It is lying face down in the muck and completely naked.
The smell of it—now the dominant note in the vile broth of rot smells; it hangs heavy and horrible in the air.
Flies like fat, shiny blue-black beads, buzzing around the body insistently.
Emil cannot see any marks or wounds on the back or on the back of the head. Afraid to touch the corpse, he slides one end of the stick underneath the body, just beneath the chest, and uses it as a lever to turn the body over. The deadweight almost breaks the stick in two.
The sudden silence among the children is odd. In fact, the whole world seems to Emil to have fallen silent. The neighborhood sounds and the sounds of the traffic from the highway have faded to a strange, low rumble in his ears.
The front of the child’s body seems to be moving, and it takes the priest a few seconds to comprehend that there are maggots in it, thousands of them. Gaping wounds—no, holes—in the chest and stomach.
Emil realizes the heart has been removed, the child eviscerated. The genitals are missing.
He looks at the face. Please, God, let the face remind me this used to be a human being. Another few seconds and he realizes the face is gone, as though it has been scraped off, leaving a mess of jellied eyeball and bone protruding here and there through muscle.
Hard to make sense of what is missing, what is left.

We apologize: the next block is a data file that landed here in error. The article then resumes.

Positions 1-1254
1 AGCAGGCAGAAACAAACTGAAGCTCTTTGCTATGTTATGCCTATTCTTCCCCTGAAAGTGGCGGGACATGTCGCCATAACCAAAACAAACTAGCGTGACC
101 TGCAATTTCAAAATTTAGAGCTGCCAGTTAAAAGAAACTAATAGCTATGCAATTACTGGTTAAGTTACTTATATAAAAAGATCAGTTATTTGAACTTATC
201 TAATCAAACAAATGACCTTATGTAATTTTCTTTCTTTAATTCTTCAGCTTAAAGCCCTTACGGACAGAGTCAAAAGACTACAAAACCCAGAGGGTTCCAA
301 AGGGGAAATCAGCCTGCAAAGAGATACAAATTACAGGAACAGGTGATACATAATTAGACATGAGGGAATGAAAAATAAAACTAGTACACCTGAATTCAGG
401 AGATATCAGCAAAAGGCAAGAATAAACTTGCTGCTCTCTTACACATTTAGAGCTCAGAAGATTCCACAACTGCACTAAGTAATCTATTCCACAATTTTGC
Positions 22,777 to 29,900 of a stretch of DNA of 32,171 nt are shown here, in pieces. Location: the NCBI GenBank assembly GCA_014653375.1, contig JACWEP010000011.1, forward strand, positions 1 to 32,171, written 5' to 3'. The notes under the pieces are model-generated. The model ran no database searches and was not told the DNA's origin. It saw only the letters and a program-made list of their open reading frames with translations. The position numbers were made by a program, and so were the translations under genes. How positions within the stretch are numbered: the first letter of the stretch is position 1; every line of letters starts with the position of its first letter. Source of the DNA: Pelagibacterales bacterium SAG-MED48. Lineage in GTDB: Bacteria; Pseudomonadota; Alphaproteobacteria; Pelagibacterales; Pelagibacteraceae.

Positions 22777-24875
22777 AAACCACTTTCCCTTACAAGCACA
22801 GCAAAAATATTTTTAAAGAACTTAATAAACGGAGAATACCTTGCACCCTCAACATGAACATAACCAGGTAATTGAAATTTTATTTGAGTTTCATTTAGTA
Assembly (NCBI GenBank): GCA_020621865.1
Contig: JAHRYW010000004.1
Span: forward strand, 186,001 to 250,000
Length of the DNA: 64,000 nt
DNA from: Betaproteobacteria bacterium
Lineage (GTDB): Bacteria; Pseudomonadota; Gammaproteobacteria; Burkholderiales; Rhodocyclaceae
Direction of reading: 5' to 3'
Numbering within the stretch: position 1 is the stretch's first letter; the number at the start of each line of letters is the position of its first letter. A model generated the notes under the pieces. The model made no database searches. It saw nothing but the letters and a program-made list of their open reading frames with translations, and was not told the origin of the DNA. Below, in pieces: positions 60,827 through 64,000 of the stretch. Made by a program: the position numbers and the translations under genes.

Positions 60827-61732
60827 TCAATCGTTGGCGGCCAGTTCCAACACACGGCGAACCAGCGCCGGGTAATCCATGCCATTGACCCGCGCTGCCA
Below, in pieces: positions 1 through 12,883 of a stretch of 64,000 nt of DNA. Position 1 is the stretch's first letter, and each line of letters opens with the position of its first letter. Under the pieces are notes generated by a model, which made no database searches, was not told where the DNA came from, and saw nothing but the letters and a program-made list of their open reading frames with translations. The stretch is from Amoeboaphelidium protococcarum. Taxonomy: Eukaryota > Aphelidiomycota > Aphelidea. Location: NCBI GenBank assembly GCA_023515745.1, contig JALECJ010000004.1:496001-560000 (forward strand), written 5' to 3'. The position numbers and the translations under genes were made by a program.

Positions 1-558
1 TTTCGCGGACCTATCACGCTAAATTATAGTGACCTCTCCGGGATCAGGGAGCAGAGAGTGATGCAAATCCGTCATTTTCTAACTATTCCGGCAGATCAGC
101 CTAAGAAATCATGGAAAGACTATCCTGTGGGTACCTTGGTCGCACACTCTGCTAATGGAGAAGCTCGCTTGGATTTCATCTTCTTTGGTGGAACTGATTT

Purple-brown scabs on the child’s knees, probably from an afternoon’s rough play.
The spell abruptly broken now, the children running, screaming, from the clearing, leaping goatlike over the garbage in terror.
Emil turns, staggering away from the body, and throws up until his stomach feels completely empty. It does not seem enough; he still feels sick, and he forces his throat to constrict several times, to no avail.
Through the tears that stream from his eyes, he sees that three of the older children have remained. They come toward him now, wordlessly take him by the hand and lead him out quietly, gently, through the garbage.
F.H. Batacan's Smaller and Smaller Circles won several prizes in her native Philippines when it was first published, and with good reason; it is an excellent murder mystery which, while having a superb sense of time and place, rises above its setting to feel fresh almost two decades after it was written. Batacan has created two wonderful characters to investigate the gruesome deaths of several poor boys, Jesuit priests Gus Saenz and Jerome Lucero. Her choice of protagonists brings a richness and depth to her story by incorporating the Catholic Church and its relationships with its priests and congregants as a key element. Making them Jesuits was inspired. That order, known for its emphasis on education and its questioning attitude toward even the Catholic Church itself, keeps Smaller and Smaller Circles from falling into the cozy mystery territory of Ralph McInerney's Father Dowling, while its engagement with the world outside the church renders Batacan's story less cerebral than Umberto Eco's The Name of the Rose. Where Batacan truly excels, however, is in her depiction of the relationship between Saenz and Lucero. Their love and respect for each other is apparent in their every encounter, making them a duo I would love to spend more time with (say, at least six more books). Unfortunately, I could not find any other novels authored by Batacan, so Smaller and Smaller Circles will have to remain my gateway drug rather than leading to a full Saenz/Lucero addiction. I received a free copy of Smaller and Smaller Circles through NetGalley in exchange for an honest review.